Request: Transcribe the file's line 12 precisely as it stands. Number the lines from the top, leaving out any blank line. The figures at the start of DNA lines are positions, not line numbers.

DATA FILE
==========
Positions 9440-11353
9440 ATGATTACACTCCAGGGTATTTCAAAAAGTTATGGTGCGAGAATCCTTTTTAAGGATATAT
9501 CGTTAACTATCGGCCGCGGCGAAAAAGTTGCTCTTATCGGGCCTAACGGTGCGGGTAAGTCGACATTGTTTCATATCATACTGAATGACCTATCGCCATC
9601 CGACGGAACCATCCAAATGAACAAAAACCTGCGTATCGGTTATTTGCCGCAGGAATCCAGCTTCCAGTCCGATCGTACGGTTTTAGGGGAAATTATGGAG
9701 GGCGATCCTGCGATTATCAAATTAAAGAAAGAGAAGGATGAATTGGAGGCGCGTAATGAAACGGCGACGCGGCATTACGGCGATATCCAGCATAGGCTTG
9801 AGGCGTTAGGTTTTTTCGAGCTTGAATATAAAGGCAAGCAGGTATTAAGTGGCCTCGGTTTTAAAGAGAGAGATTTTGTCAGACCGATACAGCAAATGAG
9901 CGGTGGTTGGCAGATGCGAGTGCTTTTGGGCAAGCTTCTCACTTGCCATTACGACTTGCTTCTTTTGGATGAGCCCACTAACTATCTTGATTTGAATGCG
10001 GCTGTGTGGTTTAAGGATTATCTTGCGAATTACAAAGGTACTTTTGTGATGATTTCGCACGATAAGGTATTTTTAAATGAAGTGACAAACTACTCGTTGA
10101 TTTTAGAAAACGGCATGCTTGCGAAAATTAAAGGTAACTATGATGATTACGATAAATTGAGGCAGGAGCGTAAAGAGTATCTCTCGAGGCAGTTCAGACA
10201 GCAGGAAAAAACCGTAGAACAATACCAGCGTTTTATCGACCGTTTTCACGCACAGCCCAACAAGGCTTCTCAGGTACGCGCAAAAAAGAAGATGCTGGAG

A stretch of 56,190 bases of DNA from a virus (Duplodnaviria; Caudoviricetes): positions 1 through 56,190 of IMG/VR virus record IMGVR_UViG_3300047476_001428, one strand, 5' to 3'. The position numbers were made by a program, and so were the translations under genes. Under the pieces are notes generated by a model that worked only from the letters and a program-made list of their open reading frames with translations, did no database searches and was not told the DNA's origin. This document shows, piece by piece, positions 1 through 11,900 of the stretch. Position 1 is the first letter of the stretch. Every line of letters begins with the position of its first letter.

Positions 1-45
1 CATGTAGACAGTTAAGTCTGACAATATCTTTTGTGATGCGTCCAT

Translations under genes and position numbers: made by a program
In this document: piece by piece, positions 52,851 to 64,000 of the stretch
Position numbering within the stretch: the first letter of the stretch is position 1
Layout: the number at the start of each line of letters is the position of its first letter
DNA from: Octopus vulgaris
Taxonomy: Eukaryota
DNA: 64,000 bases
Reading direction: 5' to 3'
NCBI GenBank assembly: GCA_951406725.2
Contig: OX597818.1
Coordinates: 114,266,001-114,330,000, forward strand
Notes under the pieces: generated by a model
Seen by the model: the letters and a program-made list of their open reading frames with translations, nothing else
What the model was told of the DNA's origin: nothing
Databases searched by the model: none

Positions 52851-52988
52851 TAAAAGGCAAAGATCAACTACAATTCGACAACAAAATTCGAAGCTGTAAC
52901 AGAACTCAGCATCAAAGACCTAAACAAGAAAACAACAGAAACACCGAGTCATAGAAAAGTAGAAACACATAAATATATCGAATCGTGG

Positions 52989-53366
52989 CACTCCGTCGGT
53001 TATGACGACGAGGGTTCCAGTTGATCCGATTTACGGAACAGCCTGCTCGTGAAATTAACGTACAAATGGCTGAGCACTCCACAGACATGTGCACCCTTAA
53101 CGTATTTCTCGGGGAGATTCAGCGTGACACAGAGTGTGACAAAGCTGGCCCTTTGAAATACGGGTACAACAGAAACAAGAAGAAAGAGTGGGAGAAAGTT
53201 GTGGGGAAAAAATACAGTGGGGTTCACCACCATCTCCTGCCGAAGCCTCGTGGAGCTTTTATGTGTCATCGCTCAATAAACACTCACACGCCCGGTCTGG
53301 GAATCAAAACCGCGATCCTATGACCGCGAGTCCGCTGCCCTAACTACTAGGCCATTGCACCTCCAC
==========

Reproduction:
Positions 1-45